One of the main challenges with isolating CTCs is their low abundance relative to the normal circulating blood cells. Even in metastatic settings, patients generally have fewer than 10 CTCs/mL of blood. Hence, most isolation techniques start with an enrichment step in which the concentration of the CTCs is increased by several log units to enable or facilitate their detection. Numerous CTC detection methods have emerged over the years. Nonetheless, they all take advantage of the physical properties of the CTCs such as their large size in comparison to circulating leukocytes (median diameter 15 µm vs. 10 µm), or the unique expression of cell surface markers such as epithelial cell adhesion molecule (EpCAM) and cytokeratins that are heavily expressed on the surface of epithelial cancer cells. Of note, CTCs can undergo epithelial to mesenchymal transformation, and thereby lose their expression of EpCAM as well as other surface markers via this process.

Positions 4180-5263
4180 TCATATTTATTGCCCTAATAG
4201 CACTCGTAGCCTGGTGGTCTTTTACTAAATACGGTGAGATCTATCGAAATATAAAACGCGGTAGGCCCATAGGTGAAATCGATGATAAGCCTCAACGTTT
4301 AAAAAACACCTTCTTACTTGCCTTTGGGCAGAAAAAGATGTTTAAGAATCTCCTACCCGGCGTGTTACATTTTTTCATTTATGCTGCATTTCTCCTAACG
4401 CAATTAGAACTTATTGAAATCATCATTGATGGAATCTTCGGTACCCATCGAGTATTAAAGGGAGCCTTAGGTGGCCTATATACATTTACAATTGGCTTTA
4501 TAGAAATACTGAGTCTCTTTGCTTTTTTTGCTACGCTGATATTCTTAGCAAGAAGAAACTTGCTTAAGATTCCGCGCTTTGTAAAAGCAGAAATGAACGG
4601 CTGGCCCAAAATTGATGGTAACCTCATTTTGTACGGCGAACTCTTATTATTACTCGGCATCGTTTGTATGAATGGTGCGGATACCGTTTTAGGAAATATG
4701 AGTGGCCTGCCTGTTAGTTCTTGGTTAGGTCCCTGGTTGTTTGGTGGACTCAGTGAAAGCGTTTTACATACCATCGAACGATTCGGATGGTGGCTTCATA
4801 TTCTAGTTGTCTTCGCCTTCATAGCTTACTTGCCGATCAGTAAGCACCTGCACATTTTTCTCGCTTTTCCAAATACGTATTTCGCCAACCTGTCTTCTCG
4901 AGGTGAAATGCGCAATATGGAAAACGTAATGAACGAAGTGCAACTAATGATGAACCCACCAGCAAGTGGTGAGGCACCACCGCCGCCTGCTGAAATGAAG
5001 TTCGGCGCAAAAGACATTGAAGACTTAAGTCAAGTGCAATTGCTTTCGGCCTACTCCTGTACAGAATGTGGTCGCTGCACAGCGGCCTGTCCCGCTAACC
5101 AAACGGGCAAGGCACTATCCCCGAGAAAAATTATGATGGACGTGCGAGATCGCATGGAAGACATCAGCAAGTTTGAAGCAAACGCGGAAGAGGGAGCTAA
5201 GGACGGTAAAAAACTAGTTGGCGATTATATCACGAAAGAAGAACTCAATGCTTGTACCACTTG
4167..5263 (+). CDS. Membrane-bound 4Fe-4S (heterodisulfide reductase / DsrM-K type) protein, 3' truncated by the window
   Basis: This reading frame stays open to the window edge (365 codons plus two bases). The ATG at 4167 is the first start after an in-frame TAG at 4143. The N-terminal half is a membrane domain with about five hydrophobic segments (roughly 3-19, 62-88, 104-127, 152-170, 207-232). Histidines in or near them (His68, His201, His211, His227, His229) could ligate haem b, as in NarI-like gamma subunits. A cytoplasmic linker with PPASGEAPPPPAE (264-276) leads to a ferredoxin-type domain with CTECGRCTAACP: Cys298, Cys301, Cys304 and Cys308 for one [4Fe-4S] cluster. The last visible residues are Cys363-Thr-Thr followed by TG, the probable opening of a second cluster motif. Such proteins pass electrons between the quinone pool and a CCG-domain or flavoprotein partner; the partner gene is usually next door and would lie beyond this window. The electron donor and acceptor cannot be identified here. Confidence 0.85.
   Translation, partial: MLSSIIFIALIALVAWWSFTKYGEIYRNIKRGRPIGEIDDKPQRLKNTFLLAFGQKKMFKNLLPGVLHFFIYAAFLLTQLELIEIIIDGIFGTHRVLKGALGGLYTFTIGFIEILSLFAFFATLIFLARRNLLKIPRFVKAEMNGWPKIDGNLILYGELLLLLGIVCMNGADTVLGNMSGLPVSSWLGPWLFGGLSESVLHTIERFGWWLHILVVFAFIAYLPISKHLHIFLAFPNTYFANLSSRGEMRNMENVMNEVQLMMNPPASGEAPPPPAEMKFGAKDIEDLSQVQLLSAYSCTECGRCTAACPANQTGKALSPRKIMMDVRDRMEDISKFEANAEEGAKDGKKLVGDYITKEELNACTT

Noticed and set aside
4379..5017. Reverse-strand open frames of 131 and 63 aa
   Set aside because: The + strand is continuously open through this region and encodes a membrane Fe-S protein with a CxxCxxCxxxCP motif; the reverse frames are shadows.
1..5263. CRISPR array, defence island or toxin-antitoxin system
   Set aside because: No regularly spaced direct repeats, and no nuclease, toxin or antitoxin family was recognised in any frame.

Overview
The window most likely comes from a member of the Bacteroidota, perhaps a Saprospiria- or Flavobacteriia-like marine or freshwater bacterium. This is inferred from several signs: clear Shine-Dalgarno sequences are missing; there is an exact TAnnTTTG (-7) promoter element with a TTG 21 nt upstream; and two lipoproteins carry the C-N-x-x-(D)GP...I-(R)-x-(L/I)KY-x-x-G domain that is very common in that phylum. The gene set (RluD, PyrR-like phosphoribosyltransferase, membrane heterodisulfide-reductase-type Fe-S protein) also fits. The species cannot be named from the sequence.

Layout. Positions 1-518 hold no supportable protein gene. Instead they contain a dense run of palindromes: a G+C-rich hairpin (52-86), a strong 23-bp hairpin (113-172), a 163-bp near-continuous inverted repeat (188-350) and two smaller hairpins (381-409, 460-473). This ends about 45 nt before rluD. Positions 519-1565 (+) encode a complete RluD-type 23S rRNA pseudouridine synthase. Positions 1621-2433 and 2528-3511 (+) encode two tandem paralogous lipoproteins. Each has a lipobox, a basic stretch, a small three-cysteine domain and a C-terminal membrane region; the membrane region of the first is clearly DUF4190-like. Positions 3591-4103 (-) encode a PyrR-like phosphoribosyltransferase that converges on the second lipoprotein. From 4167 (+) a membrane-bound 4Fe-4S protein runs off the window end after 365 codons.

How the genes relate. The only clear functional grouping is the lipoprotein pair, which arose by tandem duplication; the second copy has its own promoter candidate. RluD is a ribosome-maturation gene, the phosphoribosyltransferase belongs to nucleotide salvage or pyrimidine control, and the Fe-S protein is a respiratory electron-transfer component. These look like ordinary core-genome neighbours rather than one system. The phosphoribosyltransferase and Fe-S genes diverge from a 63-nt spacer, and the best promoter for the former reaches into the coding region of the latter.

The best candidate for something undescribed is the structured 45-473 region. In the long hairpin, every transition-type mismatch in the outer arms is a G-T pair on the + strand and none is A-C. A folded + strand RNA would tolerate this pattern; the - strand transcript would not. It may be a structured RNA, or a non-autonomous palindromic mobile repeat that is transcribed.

Detection of cancer by monitoring cfDNA has also garnered much enthusiasm because tumor specific alterations in cfDNA are unique to the tumor and not present in normal or noncancerous cells. Hence, cfDNA potentially offers a sensitive and specific strategy for cancer detection. Similar to CTCs, one of the greatest technical challenges is the identification of very low amounts of tumor cfDNA where it accounts for less than 1% of total circulating free DNA in the blood. Thus, standard sequencing techniques, such as Sanger sequencing or pyrosequencing, can detect cfDNA only among patients with heavy tumor burden. However, the introduction of digital polymerase chain reaction; beads, emulsification, amplification and magnetics; or pyrophosphorolysis-activated polymerization have enabled the detection of cfDNA derived from tumors in a considerably consistent manner.
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